Main content area

Effect of sound frequency and initial concentration on the sonochemical degradation of perfluorooctane sulfonate (PFOS)

Rodriguez-Freire, Lucia, Balachandran, Rajesh, Sierra-Alvarez, Reyes, Keswani, Manish
Journal of hazardous materials 2015 v.300 pp. 662-669
aqueous solutions, fluorides, oxidation, perfluorocarbons, surfactants, ultrasonics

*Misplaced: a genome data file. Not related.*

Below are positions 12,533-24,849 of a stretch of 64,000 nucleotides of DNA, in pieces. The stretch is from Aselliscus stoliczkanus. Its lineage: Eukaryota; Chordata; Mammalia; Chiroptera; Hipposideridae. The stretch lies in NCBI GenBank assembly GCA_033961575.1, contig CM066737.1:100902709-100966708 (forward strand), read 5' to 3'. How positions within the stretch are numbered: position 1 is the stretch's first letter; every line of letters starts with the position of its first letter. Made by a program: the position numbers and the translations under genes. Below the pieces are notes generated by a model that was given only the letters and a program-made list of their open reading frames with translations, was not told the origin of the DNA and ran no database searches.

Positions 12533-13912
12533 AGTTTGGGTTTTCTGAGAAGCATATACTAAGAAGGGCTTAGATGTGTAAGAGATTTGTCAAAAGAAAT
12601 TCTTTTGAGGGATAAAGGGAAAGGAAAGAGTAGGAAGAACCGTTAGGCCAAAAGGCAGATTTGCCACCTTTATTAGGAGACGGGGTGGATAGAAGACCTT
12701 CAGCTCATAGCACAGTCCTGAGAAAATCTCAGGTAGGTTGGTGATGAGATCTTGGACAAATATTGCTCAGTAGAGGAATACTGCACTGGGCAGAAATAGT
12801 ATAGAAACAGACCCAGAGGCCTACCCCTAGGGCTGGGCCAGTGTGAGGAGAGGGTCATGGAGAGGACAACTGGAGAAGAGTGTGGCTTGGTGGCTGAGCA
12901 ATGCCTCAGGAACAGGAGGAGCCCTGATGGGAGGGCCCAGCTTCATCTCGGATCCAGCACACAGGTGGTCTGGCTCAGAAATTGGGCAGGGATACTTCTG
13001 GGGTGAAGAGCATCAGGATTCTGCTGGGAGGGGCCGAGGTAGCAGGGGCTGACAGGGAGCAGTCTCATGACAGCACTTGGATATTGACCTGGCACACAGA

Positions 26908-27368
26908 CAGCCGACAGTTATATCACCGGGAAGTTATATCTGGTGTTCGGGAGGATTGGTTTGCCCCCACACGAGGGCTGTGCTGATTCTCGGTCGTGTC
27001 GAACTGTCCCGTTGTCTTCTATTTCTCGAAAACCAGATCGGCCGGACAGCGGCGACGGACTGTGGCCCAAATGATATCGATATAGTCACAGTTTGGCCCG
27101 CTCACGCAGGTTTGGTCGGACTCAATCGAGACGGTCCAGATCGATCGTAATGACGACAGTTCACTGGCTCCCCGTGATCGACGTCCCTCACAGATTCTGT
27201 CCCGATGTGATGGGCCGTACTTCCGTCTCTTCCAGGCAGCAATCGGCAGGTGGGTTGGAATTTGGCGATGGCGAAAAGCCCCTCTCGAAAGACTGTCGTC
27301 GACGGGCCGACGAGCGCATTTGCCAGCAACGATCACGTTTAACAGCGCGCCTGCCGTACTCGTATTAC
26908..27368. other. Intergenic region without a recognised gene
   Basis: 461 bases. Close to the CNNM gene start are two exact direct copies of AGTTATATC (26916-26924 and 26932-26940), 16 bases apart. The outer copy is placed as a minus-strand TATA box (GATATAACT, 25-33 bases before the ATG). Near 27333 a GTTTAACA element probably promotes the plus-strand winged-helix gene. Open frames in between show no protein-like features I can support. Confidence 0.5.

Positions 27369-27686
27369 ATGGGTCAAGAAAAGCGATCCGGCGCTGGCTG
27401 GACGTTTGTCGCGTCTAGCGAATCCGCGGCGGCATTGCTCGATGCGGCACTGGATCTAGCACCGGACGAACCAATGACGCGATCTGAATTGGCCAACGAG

Perfluoooctanesulfonic acid (PFOS) is a perfluorinated compound (PFC) highly resistant to conventional advance oxidation processes, which was widely used in industrial activities due to its surfactant nature, olephobic–hydrophobic properties, and chemical inertness. Sonochemical treatment has been suggested as an effective approach to treat aqueous solutions containing minimal levels of PFCs. This study investigates PFOS sonochemical degradation and its dependency on the initial concentration (10–460μM), and the applied sound frequency (25 and 500kHz, and 1MHz). PFOS was degraded by sonochemical treatment at concentrations as high as 460μM, as demonstrated by fluoride release and total organic content data. PFOS degradation rate was higher at megasonic frequencies (1MHz) compared to ultrasonic frequencies (25–500kHz). PFOS degradation was controlled by saturation kinetics as indicated by an increase in PFOS degradation rate with increasing PFOS concentration until a maximum, after which the degradation rate was independent of the concentration. The saturation conditions were dependent on the sound frequency, and they were reached at a lower concentration under 1MHz (100μM) compared to the 500kHz frequency (>460μM). Overall, the results of this study demonstrate that high PFOS concentration can be effectively sonochemically treated using megasonic frequencies.